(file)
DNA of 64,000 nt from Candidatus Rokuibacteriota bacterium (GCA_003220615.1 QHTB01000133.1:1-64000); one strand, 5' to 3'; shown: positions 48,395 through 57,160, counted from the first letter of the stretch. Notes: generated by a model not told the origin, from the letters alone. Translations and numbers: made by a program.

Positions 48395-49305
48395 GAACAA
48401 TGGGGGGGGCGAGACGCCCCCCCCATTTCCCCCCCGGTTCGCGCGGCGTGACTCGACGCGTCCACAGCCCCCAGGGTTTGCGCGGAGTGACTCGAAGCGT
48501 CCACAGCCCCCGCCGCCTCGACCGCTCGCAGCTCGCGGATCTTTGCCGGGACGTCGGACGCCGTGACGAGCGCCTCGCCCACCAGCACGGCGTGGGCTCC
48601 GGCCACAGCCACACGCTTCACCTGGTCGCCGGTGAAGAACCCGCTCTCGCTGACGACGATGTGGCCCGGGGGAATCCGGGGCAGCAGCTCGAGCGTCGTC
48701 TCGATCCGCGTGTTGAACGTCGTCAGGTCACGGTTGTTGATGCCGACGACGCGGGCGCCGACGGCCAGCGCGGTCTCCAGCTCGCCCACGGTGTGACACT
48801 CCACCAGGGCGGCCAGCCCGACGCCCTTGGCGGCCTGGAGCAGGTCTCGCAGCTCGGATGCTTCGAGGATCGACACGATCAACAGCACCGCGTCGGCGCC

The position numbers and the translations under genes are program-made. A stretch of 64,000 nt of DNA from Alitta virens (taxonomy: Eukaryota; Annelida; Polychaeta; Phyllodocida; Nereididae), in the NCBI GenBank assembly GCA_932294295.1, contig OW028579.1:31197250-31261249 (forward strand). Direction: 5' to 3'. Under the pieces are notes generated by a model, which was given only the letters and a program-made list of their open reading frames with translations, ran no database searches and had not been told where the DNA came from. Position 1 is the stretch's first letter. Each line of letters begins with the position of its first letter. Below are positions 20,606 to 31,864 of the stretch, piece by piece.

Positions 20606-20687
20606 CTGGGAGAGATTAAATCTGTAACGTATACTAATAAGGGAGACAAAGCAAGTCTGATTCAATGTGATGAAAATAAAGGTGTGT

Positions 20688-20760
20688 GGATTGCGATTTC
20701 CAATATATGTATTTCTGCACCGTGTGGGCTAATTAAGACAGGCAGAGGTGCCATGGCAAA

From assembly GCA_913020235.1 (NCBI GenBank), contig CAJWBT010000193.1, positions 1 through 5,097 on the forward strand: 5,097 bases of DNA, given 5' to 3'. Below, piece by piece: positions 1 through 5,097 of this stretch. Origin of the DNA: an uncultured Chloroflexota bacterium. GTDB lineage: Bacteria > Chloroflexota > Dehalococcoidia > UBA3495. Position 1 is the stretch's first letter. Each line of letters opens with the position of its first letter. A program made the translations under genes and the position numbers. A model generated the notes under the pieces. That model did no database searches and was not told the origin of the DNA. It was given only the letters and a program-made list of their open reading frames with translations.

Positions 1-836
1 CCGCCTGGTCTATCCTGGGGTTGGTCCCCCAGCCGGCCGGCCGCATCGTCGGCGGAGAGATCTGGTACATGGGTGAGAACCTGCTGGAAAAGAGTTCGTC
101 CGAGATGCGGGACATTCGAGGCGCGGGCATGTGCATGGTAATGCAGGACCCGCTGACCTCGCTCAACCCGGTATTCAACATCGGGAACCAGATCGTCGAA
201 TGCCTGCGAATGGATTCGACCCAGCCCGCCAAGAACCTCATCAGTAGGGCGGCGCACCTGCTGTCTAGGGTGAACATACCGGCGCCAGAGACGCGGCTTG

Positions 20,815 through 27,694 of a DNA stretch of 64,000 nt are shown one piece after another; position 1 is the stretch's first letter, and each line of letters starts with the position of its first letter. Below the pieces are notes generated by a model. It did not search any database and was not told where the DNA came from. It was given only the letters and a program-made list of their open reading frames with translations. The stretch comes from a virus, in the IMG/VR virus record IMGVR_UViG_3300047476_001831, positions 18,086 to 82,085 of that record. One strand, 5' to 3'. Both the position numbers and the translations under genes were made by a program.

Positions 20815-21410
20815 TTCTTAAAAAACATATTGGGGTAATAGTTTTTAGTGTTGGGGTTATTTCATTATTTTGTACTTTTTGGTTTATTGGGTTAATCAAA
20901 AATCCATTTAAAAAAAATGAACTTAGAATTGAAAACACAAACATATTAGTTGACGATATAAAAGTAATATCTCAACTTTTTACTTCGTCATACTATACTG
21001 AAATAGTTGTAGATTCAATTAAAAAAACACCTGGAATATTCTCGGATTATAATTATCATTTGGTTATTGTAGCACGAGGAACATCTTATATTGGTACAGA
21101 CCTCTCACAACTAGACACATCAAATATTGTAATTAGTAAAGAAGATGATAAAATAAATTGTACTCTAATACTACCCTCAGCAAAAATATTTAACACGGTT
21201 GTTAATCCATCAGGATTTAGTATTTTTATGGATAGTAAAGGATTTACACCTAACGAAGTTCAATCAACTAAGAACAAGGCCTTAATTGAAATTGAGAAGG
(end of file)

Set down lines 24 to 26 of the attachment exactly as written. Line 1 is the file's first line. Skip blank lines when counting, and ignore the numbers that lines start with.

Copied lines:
21001 AAATAGTTGTAGATTCAATTAAAAAAACACCTGGAATATTCTCGGATTATAATTATCATTTGGTTATTGTAGCACGAGGAACATCTTATATTGGTACAGA
21101 CCTCTCACAACTAGACACATCAAATATTGTAATTAGTAAAGAAGATGATAAAATAAATTGTACTCTAATACTACCCTCAGCAAAAATATTTAACACGGTT
21201 GTTAATCCATCAGGATTTAGTATTTTTATGGATAGTAAAGGATTTACACCTAACGAAGTTCAATCAACTAAGAACAAGGCCTTAATTGAAATTGAGAAGG